But Nigel Howarth, the editor of Cyprus Property News, is dubious as to whether this new legislation is the answer to everyone's prayers. At present, it takes about fi ve years on average to receive the title deed to a new property – at least a year of that delay caused by developers having to apply for a division permit, to divide a block into individual flats with title deeds or a large plot into smaller plots for individual properties.

“The interior minister has said he will cut out the red tape, shaving about a year off the wait, but that's all,” says Howarth. “Also, the new legislation is complex and no one yet knows how the Land Registry will implement it. But it should provide additional security to people buying property in Cyprus, especially if the properties are built on mortgaged land,” he adds. “Developers in Cyprus mortgage the land on which they are building to use that money to kickstart the project and, at present, the buyer can hand over the full asking price for that property, but there is no requirement for the developer to pay off the mortgage on the land,” says Howarth. “If he can't pay and the bank forecloses, the owner can lose their home – and there's still no stipulation under the new law that he developer must pay off their mortgage,” Howarth adds. “It means that buyers should get a rustworthy, independent lawyer to see if the land is mortgaged. Or best of all, buy a resale property which already has a title deed.”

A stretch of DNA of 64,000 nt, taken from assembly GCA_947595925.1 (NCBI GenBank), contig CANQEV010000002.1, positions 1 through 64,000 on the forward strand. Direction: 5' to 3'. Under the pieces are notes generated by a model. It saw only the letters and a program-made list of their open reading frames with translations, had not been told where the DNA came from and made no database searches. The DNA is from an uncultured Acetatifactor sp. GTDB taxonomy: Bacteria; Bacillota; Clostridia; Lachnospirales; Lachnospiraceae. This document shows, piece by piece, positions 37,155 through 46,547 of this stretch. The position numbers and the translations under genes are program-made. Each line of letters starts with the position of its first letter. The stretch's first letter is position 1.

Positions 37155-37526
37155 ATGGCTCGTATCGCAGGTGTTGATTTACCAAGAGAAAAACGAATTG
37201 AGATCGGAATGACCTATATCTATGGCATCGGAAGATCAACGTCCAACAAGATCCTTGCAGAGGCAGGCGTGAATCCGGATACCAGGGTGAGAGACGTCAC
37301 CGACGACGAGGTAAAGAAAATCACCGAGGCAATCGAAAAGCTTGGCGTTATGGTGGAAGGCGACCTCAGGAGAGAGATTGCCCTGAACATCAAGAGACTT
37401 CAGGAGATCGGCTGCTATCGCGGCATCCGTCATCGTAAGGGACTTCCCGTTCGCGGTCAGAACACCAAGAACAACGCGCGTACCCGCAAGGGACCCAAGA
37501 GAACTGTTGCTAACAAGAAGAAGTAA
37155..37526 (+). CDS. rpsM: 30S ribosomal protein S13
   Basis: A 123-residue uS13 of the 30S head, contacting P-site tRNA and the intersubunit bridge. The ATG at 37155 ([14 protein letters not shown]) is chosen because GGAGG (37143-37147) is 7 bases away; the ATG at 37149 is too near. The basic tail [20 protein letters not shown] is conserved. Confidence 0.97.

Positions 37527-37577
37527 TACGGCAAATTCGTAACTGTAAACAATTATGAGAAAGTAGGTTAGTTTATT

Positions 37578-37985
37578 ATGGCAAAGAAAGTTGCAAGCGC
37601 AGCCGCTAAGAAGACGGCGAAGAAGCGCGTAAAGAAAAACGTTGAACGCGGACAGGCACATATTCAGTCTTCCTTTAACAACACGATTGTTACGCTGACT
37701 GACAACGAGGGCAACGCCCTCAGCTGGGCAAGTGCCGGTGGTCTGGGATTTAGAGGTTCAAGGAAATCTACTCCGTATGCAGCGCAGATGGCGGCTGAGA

Loucas Kitrou, the Real Estate Manager at Aphrodite Hills, agrees that the new legislation – which aims to deal quickly with all the properties that do not currently have title deeds, mainly due to irregularities with building permits – “is only as good as the bureaucracy handling thousands of applications, which is doubtful.” “The other constraints are that the new law provides for a six-month period when applications will be accepted and applicants must pay fees to make good their building permits,” adds Kitrou. “Both the time and the financial aspect will deter a lot of people from applying in the current economic situation.”

What is certain is that Cyprus's property market has not escaped the downturn that has affected most popular overseas destinations, suffering price falls and a glut of unsold new holiday homes that aren't of interest to domestic buyers. “The title deed issue has most definitely put off buyers from coming to Cyprus,” says Nigel Howarth, “but foreign buyers are starting to return to the market, with numbers up by 15.7 per cent on last year,” he adds. “The law changes will improve matters, but by how much, we just don't know yet.”